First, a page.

NGO Shipbreaking: Pakistani workers injured while scrapping mercury-laden tanker
Scrapping of the Floating Storage and Offloading (FSO) tanker J. NAT in Gadani, Pakistan, has been suspended by local authorities following intoxication and burning of workers, NGO Shipbreaking informed.
The tanker hit the shipbreaking shores of Gadani recently, after going several months off the radar. The vessel was in the center of media attention for over a year amid concerns over the impact of its export from Indonesia for scrapping in South Asia due to the high level of toxic substances in the tanker’s structures.
In April, the NGO urged Bangladesh, India and Pakistan to halt the import of the ‘highly toxic offshore unit’, which they said had illegally departed from Indonesia despite local activists’ warnings about its toxicity.
Following the NGO’s actions, the government of Bangladesh directed all departments concerned not to allow the ship to enter Bangladeshi territory. Similarly, Indian authorities warned Alang shipbreaking yards not to accept the tanker for scrapping. Following the bans, the ship headed towards Gadani, Pakistan.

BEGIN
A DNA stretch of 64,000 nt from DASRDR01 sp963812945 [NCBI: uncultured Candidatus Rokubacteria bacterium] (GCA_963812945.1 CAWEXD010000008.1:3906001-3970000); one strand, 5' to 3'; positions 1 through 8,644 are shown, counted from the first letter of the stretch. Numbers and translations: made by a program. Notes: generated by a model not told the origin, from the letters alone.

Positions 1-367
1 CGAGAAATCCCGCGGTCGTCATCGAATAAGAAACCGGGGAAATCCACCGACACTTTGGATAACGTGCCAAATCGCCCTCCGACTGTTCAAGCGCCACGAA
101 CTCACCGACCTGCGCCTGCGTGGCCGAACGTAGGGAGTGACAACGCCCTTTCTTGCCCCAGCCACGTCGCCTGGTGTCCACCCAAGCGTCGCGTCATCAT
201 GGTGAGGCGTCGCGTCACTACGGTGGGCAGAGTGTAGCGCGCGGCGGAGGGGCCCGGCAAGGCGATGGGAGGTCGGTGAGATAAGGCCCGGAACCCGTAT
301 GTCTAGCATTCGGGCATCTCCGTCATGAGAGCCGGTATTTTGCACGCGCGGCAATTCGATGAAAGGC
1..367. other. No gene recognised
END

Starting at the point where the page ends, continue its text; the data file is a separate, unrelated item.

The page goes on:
The ship has since changed its name on several occasions, which the NGO assigned to an attempt to conceal the ship’s identity.
Shortly after the scrapping work was initiated, Pakistani workers who were removing mercury-contaminated oil sludge from the ship sustained severe burning, rushes on their hands and face, and breathing difficulties, the NGO Shipbreaking platform said citing local media. What is more, the ship’s steel structures are believed to be contaminated by mercury which could release toxic vapours when heated with torch blowers.
Following the incident, local authorities have suspended the shipbreaking activities and an investigation into the case is underway.
“This case is a shocking example of how companies make profits on the backs of vulnerable workers and coastal environments. It is an environmental crime to dodge international laws that ban the trade of hazardous wastes, and the shipping industry has a duty of care to ensure human rights due diligence when selling their obsolete assets,” says Ingvild Jenssen, Executive Director and Founder of the NGO Shipbreaking Platform.
Pakistan and Indonesia are both signatories to the Basel Convention on the Control of Transboundary Movements of Hazardous Waste and their Disposal. Under the convention, trade in mercury and several other hazardous wastes is strictly controlled.
The import of the vessel requires that there is prior informed consent (PIC) between Indonesian and Pakistani authorities and that the declarations of hazardous materials left on board must reflect actual conditions. Moreover, the convention requires that no export be made if there is reason to believe that the recycling or waste management facilities employed for the materials will not constitute environmentally sound management.